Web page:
2002: The main inspiration for Lit-Stock were the readings Alan Black organized at the Edinburgh Castle. Irvine Welsh, who read at the first two festivals, is friends with Alan, and (so the story goes) over a pint and a handshake they’d agreed that Alan would put on the first American production of “Trainspotting.” Boulware recalls walking up to a line wrapped around the Castle. “Every single person in this bar with a pint in their hand and they’re laughing — Irvine was so entertaining, and he was one person reading for like an hour, and I think it showed us that readings don’t have to be in a lecture hall, and they don’t have to be formal or stiff.”

2002: The first after-party of the rechristened Litquake was at the Phoenix Hotel in the Tenderloin, which has a big outdoor pool. The festival coincided with Fleet Week, so there was an odd mix of people at the hotel. Poet Kim Addonizio strips down to her underwear and jumps in the pool, swimming a few laps before being helped back out by a small mob of young, wide-eyed sailors.

2002: Lawrence Ferlinghetti was scheduled to open up the first festival, but was almost two hours late. When he shows up, he walks directly onstage and starts reading an original poem he wrote for the event, called “Lit.quake?” (which you can read on the website). Finished, he turns and walks offstage, trailed by Ganahl and Boulware bearing one of the First Place trophies they give to each participating author. He smiles, and asks: “Was I really the best?”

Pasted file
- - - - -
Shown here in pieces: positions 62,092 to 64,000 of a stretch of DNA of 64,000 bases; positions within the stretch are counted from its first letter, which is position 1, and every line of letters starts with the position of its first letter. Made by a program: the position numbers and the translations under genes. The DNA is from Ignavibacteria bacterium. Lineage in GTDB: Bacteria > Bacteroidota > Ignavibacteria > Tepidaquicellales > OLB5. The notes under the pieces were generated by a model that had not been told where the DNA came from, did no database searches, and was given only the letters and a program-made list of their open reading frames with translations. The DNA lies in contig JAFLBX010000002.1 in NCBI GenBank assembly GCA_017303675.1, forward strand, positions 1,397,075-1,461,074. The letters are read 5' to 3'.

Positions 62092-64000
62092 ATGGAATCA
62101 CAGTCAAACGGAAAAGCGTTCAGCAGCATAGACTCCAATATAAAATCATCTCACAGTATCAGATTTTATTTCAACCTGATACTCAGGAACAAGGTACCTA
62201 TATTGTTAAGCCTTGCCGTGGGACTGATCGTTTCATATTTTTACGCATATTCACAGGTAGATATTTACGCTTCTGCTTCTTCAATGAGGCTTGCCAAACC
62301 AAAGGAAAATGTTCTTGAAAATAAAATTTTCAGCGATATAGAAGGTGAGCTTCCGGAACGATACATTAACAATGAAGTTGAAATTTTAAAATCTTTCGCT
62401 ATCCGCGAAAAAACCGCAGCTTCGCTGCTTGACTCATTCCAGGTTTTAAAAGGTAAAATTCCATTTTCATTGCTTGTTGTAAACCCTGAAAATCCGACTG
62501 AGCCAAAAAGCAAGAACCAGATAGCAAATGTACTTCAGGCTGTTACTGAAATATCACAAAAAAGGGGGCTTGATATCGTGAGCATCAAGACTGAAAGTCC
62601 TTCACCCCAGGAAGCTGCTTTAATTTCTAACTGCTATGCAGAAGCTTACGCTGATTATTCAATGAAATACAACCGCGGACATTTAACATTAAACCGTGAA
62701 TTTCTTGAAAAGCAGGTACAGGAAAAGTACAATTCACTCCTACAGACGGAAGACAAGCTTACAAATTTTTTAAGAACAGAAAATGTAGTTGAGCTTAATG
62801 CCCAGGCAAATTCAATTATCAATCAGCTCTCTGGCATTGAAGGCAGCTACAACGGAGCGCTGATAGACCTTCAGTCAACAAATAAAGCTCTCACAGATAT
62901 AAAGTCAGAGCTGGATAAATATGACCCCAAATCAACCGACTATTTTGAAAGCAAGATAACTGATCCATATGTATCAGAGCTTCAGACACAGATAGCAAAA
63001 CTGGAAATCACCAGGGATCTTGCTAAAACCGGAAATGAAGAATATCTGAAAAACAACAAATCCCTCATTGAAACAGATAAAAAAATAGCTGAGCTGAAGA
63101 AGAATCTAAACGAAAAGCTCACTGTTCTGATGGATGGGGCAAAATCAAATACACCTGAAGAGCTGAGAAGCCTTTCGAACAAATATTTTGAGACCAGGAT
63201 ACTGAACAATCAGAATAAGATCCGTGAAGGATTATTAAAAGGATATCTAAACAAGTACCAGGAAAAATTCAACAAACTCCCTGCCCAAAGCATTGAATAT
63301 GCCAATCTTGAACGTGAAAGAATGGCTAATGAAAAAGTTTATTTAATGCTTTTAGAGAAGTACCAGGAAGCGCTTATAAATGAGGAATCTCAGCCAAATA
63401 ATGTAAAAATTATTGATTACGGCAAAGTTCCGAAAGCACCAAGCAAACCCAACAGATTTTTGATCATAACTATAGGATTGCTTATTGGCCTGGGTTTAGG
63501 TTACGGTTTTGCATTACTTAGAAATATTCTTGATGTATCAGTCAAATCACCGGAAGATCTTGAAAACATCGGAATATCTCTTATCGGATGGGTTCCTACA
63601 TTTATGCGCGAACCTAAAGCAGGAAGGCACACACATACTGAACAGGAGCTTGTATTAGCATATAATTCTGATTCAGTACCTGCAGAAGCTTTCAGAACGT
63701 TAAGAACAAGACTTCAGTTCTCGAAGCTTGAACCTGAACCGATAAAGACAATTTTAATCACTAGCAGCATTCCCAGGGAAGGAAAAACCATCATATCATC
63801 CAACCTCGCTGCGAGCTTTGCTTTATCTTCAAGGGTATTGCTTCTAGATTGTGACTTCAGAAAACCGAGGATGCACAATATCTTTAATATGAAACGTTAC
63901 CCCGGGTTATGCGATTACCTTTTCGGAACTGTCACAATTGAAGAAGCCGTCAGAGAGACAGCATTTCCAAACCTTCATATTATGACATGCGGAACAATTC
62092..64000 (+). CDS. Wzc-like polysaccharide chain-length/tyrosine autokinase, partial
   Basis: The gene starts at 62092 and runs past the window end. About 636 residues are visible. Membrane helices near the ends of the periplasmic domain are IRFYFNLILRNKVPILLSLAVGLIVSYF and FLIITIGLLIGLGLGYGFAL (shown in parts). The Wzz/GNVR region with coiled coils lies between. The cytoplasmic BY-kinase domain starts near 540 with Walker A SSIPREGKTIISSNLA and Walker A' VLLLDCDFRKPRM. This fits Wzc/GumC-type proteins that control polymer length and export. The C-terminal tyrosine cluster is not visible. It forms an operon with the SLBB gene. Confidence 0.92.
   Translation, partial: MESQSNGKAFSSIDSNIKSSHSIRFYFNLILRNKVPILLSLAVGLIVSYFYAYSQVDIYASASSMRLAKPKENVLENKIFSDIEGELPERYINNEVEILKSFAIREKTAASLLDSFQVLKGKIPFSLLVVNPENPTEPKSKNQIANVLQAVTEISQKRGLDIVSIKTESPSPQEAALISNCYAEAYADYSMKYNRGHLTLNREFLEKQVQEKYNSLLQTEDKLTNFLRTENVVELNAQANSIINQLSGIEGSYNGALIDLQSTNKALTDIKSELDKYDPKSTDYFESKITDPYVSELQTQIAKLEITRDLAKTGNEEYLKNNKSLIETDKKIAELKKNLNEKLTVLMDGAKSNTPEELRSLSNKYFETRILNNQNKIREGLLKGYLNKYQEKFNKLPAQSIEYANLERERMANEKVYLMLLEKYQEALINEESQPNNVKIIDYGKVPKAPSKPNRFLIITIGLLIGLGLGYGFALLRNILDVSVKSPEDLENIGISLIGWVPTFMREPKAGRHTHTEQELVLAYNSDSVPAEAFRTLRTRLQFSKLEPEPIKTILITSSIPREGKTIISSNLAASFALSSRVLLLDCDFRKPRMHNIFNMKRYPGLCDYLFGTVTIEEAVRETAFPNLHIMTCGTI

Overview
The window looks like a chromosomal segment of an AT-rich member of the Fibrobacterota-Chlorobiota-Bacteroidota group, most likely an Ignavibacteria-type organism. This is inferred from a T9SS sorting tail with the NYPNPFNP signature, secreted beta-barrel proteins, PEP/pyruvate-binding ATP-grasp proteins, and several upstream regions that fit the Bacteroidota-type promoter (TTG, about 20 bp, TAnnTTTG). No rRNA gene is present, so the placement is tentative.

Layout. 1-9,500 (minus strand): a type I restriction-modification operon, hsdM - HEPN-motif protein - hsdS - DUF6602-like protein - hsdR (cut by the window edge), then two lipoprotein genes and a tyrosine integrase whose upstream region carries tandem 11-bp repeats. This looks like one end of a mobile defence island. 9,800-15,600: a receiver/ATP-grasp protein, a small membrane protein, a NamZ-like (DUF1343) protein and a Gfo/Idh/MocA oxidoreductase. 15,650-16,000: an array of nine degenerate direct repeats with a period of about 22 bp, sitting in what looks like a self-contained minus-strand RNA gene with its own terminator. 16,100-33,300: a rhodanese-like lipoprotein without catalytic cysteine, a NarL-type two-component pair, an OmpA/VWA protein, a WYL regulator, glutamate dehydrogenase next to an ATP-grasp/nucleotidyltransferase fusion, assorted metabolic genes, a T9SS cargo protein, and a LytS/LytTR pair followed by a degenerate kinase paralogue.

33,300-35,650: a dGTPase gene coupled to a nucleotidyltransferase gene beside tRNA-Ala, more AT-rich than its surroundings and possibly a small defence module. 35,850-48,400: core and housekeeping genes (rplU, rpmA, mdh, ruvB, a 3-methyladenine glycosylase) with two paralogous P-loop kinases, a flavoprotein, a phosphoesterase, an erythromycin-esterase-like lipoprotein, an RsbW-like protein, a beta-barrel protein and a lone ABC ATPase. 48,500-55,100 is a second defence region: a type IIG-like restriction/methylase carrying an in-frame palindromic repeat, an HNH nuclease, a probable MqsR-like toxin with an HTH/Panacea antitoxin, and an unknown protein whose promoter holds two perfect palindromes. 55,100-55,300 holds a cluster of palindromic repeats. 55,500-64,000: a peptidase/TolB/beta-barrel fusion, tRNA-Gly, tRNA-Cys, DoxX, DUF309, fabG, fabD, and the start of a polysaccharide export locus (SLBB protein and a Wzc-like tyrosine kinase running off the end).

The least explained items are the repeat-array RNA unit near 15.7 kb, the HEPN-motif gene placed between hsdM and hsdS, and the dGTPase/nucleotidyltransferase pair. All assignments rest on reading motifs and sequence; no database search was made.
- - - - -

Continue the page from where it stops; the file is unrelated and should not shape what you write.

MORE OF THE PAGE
2004: The first year of Lit Crawl, MacAdam/Cage was curating an event at a bar on Valencia Street that refused to turn down its music or its TV, so the publisher picks up a chair and walks through the crowd to the sidewalk. Each author reads from the chair, surrounded by people holding their pints of beer, and a crowd gathers that begins to spill into the street. A car, forced to slow, rolls down the window to ask what’s happening. “It’s a literary reading,” someone says, and the car drives off to applause.